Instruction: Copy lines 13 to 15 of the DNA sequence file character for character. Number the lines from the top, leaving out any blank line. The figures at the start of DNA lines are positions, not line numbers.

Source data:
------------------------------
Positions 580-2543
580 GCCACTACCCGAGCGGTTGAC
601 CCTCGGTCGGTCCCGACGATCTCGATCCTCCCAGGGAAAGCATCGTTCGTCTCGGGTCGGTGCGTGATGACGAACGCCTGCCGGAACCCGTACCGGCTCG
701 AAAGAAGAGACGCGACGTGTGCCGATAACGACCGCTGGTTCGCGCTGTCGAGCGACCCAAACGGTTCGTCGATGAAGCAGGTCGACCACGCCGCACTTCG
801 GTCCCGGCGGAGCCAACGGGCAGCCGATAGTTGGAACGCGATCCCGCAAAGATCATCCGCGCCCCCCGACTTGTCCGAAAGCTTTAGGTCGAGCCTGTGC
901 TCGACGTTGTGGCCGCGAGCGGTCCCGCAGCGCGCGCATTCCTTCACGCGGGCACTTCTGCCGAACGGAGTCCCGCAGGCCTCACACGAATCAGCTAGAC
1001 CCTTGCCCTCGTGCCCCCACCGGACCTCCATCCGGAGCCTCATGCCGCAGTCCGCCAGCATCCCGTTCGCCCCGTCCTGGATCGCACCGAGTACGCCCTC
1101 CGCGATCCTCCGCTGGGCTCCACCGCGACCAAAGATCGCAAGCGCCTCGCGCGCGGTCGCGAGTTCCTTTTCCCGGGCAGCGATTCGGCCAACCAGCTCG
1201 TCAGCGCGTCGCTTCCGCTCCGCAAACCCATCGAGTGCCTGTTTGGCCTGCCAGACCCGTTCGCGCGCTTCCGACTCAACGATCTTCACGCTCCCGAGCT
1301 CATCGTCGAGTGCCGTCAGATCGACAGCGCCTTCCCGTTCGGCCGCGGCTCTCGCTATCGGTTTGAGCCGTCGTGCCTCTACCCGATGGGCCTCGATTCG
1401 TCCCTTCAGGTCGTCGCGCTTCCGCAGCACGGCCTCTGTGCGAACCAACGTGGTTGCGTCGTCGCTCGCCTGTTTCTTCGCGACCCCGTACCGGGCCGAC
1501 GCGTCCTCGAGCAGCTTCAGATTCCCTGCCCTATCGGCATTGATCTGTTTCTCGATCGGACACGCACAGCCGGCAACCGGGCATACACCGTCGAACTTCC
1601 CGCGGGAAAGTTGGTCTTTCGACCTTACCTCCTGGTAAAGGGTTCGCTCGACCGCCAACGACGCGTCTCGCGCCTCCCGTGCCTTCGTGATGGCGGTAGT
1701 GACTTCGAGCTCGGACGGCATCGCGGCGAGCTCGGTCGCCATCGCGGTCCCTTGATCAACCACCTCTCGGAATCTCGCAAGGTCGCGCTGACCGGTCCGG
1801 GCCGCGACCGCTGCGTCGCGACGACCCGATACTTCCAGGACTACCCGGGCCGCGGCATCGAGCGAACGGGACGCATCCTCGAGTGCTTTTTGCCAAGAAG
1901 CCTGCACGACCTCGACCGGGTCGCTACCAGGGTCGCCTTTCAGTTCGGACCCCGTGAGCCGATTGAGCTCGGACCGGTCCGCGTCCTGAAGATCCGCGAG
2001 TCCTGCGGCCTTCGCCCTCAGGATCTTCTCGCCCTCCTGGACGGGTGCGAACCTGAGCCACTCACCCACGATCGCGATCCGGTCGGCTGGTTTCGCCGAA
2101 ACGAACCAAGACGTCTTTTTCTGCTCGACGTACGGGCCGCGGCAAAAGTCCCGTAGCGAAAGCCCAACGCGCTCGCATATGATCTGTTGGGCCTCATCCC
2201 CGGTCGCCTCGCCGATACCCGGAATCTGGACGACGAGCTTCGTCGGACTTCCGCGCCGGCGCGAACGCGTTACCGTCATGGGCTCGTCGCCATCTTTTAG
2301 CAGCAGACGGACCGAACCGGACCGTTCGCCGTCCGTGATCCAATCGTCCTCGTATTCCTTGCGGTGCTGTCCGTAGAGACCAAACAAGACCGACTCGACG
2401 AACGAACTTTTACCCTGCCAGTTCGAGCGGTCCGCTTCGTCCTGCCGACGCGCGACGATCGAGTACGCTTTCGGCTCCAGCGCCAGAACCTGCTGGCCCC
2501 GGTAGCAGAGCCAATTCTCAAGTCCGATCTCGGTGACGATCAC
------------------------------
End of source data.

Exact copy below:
1601 CGCGGGAAAGTTGGTCTTTCGACCTTACCTCCTGGTAAAGGGTTCGCTCGACCGCCAACGACGCGTCTCGCGCCTCCCGTGCCTTCGTGATGGCGGTAGT
1701 GACTTCGAGCTCGGACGGCATCGCGGCGAGCTCGGTCGCCATCGCGGTCCCTTGATCAACCACCTCTCGGAATCTCGCAAGGTCGCGCTGACCGGTCCGG
1801 GCCGCGACCGCTGCGTCGCGACGACCCGATACTTCCAGGACTACCCGGGCCGCGGCATCGAGCGAACGGGACGCATCCTCGAGTGCTTTTTGCCAAGAAG